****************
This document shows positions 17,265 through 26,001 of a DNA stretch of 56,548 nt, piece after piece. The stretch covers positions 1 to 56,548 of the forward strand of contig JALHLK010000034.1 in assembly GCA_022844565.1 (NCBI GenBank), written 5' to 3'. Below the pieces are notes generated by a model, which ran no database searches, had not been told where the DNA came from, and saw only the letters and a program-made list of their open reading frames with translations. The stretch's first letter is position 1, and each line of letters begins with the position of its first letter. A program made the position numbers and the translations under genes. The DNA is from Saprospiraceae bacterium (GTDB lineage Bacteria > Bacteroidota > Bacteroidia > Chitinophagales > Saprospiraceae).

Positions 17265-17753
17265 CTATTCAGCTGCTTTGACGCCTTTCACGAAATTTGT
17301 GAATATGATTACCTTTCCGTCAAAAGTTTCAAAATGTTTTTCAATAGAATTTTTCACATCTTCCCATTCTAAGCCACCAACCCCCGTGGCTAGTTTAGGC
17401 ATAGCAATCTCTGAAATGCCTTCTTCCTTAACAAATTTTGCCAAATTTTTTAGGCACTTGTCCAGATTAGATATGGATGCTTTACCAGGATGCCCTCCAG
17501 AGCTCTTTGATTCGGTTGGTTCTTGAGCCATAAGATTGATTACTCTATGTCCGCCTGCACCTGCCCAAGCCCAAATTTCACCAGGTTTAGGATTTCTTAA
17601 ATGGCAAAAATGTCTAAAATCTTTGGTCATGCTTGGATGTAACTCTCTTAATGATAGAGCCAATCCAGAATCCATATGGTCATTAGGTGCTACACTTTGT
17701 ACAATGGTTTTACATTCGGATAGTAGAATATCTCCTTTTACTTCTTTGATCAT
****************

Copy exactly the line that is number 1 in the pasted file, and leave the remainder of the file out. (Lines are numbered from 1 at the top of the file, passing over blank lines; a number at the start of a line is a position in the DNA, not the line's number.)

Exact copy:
This document shows positions 17,265 through 26,001 of a DNA stretch of 56,548 nt, piece after piece. The stretch covers positions 1 to 56,548 of the forward strand of contig JALHLK010000034.1 in assembly GCA_022844565.1 (NCBI GenBank), written 5' to 3'. Below the pieces are notes generated by a model, which ran no database searches, had not been told where the DNA came from, and saw only the letters and a program-made list of their open reading frames with translations. The stretch's first letter is position 1, and each line of letters begins with the position of its first letter. A program made the position numbers and the translations under genes. The DNA is from Saprospiraceae bacterium (GTDB lineage Bacteria > Bacteroidota > Bacteroidia > Chitinophagales > Saprospiraceae).